Despite belief to the contrary Karate is a comparatively young art/sport developed in Okinawa for defence against the oppressive Japanese forces, although strong origins can be traced back from China and India to Europe and Greece where the first fist fighting and wrestling was developed.

Karate is first and foremost a form of unarmed combat. A fighting system which uses the hands, feet, elbows and knees to deliver blows, kicks and strikes with great power.

Sometimes the name Karate do is encountered, this means 'the way of karate' and is a method of teaching karate designed to develop the mind as well as the body.

Originally, karate practise consisted simply of learning basic techniques, but when the art was first introduced into Japan, the Japanese traditions of ‘Budo’ (Martial Way) practice were incorporated into karate training. These taught that learning techniques was only the beginning, once you had learned them; you then trained with a set ‘ethos’ to develop the art.

There are many different styles of karate, each with its own distinctive characteristics. Some emphasise power, others speed, some have ‘Judo’ based throwing techniques, whilst others have strong modern day competition elements, there again others totally avoid competition believing it to be simulated.

In truth, Karate can be both competitive and non competitive, an exciting semi-contact sport and an effective form of self-defence, and it is up to each individual to take from this unique sport whatever they choose.

Best Style?
Now to the most frequently asked question:
Which Karate style is best? 

Unfortunately there cannot be a definitive answer, because it only raises another question - “Best for what?" If comparisons or a verdict need to be made, it is better to ask yourself “What suits me best?” and to consider what it is you actually want out of your Karate training. Self defence? Confidence? Fitness?

Some styles offer these in good ratio and some emphasize one or more aspect over the others. Some Karate styles are more suited to certain ages and diverse body types - but it depends what you want to achieve and the amount of time and effort you are prepared to put in.
  Sen Shin Ryu: developed by Shihan Peter Dennis 8th Dan based on years at the top of the competitive aspect of karate. It embodies the traditional values of early karate and is accentuated with speed, agility, and power, ideally suited in the modern, action paced sports of today.

It is a development of the Ishinryu style conception by Ticky Donovan OBE founded in 1971, which is loosely based upon his training in Wado-ryu, Shotokan and Kyokushinkai styles that is widely noted worldwide, for its many competition successes.

Sen: the Japanese terminology for ‘purify’ or cleanse the Mind, (Zen) A Karate practitioner must be focused even head strong to travel the long, sometimes tedious road of the martial arts to fully understand the true meaning of ‘The Way’. They must develop a clean and disciplined mind to absorb the details and examples that are taught to them by their Instructors over the years, which in turn help to produce control, create explosive reactions and in turn generate feline reflexes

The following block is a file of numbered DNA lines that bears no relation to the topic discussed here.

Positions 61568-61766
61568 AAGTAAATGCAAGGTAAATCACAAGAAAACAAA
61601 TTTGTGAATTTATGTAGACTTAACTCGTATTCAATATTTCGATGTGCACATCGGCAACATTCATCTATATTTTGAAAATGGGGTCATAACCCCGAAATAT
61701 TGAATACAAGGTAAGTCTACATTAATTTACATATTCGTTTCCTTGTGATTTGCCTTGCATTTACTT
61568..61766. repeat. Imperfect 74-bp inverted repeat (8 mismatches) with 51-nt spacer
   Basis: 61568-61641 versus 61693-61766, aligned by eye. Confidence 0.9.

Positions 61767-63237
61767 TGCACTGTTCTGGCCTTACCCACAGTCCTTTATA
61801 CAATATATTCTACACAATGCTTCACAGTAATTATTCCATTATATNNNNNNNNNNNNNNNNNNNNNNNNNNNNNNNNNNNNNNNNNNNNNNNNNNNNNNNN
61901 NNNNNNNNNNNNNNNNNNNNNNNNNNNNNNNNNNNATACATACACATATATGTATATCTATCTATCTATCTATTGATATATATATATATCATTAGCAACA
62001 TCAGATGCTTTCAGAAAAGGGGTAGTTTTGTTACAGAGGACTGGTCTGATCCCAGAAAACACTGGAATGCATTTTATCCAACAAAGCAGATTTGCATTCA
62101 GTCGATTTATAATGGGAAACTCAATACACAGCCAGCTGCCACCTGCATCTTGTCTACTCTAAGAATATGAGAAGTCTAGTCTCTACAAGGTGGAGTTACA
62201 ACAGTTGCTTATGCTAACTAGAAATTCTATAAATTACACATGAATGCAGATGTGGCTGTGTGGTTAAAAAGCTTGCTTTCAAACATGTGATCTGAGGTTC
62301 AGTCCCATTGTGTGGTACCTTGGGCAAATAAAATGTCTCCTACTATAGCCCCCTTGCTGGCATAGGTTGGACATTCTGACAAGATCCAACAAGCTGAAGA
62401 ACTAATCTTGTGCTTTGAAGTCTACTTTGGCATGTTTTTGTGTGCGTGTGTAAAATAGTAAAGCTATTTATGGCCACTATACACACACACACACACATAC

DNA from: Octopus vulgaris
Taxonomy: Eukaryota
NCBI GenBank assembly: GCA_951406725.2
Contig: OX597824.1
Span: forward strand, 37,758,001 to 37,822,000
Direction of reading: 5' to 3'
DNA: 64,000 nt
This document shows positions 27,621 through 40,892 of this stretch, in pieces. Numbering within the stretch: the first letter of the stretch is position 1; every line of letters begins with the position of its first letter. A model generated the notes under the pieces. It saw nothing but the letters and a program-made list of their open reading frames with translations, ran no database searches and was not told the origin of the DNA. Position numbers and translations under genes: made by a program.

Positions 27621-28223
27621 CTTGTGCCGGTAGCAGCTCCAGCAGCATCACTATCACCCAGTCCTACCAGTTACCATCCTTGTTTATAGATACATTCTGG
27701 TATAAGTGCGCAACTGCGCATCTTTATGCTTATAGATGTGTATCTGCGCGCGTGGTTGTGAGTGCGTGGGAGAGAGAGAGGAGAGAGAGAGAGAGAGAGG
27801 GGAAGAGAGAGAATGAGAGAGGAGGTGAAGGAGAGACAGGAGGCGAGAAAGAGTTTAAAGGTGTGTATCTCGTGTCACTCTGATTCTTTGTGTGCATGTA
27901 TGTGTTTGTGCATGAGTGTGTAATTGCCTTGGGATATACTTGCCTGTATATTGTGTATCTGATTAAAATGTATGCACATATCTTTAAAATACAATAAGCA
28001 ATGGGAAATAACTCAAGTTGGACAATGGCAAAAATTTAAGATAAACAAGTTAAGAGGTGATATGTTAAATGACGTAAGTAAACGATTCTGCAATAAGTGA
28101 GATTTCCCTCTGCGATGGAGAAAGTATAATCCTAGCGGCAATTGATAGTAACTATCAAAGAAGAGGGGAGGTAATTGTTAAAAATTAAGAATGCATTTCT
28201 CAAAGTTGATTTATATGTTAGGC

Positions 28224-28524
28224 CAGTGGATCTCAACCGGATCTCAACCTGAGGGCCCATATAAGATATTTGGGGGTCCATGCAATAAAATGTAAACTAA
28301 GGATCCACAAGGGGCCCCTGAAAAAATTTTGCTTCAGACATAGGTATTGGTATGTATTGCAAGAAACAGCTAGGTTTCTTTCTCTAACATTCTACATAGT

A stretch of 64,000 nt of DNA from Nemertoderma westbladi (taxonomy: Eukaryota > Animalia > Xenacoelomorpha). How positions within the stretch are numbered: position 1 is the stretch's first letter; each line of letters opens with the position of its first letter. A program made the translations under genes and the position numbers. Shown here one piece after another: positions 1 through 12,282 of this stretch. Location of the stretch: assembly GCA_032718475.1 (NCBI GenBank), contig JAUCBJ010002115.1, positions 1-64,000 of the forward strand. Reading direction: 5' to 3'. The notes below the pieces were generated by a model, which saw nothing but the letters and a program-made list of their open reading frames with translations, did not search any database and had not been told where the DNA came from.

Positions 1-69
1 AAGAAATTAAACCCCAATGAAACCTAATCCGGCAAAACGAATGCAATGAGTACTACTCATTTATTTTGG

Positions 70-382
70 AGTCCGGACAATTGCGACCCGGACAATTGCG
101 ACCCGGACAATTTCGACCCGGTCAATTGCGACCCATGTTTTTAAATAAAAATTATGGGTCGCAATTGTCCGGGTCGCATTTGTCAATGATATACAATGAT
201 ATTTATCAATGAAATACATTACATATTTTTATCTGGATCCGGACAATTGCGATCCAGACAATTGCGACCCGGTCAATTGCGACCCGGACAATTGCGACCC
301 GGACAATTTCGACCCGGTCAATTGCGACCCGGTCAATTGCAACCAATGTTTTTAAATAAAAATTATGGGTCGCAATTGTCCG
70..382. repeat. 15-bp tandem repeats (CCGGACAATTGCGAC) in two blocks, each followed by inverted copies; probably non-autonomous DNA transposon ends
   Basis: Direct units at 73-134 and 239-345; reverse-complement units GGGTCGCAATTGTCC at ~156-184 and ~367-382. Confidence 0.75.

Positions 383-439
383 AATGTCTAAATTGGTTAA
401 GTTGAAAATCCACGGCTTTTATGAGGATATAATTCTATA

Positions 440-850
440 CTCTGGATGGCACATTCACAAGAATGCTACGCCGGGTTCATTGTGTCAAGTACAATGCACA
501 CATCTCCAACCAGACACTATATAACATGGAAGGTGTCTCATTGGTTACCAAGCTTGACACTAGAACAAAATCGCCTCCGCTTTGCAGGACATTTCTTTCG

Shin: the Japanese terminology for Heart & Body, (the soul)
Without the strength of determination and dedication, the true warrior will never have the qualities, the compassion and the respect they seek to reach their proper destination.

They will need a strong physical body to carry them through the times of trouble and vulnerability that we all incur along the path, combined with a strong heart to give them the understanding, the resolve and the fortitude to carry on when it seems impossible to gain a success or triumph.

Ryu: the Japanese term for Club, Style or Association

Meaning the group or organisation with which you have chosen to train, your commitment and loyalty should be beyond question and it should be considered an honour to wear the association badge or if you are called upon to represent your club, style or association, in competition.

“I feel that the calligraphies in Sen & Shin are representational of the embodiment of everything that is needed for the true modern day Karate practitioner to be truly successful”

(Shihan Peter Dennis 8th Dan)

A styles effectiveness has little to do with the actual style itself, it has much more to do with; the quality of instruction, individual training methods, and above all, the most critical element, the Karate – ka’s own willingness for dedication and determination.

All karate styles require hard practise and enthusiasm, no one style is better or worse than any other. No one style of karate tends to produce more champions than any other. Which style you choose will probably depend on what appeals to you personally or whatever style your local club practises.

On a national level, karate styles are practised in clubs, sports halls, Dojo’s etc. Clubs that practise the same style, or train under the same instructors, usually create a constitution then join together to form associations/federations and alliances.

In many countries these associations have themselves joined together to form governing bodies (EKF) (BKF) These larger groups then go on to organise national championships and select teams to represent them at European (EUK) or even World Championships. (WKF)

Only one thing is for sure - Karate training is up there as one of the best all-round physical and mental workouts you will get anytime anyplace.  Karate, regardless of style, is an apt activity suitable for everyone, regardless of age or gender. Karate exercise and training methods maintain and improve good circulation, and is a perfect aerobic exercise